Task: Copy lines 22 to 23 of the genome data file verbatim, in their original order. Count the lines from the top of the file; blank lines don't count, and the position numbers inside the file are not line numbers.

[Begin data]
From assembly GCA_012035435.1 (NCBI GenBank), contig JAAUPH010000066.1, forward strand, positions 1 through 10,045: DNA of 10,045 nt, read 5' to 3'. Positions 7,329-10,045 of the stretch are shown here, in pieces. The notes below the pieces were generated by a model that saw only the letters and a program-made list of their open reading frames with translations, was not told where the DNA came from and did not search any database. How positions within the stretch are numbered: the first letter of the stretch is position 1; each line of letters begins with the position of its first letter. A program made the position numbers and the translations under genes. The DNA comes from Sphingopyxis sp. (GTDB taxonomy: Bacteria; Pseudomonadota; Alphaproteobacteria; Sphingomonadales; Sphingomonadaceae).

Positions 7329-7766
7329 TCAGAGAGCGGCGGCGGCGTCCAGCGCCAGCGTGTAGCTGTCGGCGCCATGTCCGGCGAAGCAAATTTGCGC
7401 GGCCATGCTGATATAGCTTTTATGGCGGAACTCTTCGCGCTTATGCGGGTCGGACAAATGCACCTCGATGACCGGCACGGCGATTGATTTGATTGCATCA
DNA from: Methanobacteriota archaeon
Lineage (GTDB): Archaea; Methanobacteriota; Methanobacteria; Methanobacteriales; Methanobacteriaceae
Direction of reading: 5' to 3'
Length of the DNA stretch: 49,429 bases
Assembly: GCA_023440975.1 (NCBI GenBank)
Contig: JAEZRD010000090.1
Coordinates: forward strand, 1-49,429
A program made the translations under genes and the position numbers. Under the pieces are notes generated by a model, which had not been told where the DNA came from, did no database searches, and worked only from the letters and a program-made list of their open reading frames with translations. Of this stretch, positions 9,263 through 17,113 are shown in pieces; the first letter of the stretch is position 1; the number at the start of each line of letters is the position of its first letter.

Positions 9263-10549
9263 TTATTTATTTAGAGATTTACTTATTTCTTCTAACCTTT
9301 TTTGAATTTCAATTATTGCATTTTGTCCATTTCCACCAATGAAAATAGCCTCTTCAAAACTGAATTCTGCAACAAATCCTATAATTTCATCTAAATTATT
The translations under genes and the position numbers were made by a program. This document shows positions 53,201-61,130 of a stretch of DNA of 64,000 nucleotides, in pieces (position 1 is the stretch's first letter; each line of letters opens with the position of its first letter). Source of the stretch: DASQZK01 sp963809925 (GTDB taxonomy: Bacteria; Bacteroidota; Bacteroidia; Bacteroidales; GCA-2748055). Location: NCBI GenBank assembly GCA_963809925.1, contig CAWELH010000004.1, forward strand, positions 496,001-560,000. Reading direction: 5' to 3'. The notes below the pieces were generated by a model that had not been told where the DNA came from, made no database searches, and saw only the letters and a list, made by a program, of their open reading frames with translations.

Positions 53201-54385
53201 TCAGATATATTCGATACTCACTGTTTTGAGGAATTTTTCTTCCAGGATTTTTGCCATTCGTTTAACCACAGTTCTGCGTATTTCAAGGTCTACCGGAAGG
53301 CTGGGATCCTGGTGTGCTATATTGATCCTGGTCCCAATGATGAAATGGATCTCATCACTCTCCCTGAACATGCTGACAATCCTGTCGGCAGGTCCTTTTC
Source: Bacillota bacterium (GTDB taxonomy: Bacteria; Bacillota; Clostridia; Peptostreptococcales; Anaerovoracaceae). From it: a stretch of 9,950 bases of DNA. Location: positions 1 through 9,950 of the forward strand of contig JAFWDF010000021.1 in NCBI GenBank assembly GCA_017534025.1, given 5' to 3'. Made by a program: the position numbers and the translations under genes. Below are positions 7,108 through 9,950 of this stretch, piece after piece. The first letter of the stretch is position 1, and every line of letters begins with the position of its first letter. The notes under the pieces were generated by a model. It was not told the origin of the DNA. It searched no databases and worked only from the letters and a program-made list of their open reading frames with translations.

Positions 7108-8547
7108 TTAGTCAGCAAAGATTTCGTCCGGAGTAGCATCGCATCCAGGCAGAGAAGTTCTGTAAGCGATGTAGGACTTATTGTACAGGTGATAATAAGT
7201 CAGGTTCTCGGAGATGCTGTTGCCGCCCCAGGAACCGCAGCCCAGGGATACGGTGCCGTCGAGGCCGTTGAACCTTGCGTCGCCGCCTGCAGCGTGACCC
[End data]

7108 TTAGTCAGCAAAGATTTCGTCCGGAGTAGCATCGCATCCAGGCAGAGAAGTTCTGTAAGCGATGTAGGACTTATTGTACAGGTGATAATAAGT
7201 CAGGTTCTCGGAGATGCTGTTGCCGCCCCAGGAACCGCAGCCCAGGGATACGGTGCCGTCGAGGCCGTTGAACCTTGCGTCGCCGCCTGCAGCGTGACCC